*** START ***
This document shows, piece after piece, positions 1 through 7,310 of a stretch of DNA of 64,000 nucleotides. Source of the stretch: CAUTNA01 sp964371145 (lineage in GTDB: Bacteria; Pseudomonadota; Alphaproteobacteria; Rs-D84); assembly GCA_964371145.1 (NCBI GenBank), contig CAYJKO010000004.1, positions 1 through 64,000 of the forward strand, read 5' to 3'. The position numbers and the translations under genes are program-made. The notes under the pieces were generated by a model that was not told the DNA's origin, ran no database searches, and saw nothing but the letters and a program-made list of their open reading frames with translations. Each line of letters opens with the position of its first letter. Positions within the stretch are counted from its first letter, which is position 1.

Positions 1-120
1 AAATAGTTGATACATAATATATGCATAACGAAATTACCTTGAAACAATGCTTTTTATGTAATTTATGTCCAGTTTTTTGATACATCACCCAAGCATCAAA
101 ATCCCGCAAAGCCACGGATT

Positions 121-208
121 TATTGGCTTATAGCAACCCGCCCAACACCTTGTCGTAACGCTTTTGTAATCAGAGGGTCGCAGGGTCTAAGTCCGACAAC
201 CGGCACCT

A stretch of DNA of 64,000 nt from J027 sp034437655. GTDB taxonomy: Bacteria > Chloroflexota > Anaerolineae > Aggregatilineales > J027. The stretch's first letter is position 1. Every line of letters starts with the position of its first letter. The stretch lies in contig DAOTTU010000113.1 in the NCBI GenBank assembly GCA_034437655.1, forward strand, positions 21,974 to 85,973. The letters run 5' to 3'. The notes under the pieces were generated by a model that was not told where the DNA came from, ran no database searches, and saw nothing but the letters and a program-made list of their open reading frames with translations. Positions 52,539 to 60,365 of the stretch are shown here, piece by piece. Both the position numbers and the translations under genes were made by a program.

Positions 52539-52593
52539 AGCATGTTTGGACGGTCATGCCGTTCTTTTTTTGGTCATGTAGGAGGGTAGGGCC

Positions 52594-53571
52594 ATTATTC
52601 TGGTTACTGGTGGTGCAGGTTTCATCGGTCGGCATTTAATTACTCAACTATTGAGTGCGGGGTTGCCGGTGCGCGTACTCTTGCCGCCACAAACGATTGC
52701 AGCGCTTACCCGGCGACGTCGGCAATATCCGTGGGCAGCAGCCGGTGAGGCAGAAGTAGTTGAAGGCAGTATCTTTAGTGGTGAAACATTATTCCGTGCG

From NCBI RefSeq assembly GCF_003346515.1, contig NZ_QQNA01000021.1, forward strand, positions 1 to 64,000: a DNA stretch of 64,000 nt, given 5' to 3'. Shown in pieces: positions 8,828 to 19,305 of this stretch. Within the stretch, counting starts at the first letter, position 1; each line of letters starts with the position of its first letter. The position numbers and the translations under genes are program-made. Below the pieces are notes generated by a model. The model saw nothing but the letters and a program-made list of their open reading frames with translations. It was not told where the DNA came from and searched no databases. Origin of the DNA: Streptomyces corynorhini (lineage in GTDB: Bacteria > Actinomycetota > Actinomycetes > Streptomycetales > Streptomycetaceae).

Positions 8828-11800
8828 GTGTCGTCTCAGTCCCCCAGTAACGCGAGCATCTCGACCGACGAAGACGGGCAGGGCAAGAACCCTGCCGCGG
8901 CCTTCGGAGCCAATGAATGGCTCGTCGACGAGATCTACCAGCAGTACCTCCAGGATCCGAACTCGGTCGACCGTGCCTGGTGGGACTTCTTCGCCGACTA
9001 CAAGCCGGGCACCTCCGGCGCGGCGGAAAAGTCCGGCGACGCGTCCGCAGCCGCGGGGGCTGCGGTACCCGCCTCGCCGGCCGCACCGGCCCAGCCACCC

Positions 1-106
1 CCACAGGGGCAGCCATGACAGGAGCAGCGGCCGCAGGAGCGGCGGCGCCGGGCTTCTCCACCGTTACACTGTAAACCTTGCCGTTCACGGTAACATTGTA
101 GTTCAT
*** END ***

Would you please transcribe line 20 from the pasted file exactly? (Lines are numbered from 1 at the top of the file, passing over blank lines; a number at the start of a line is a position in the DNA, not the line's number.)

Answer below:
Positions 1-106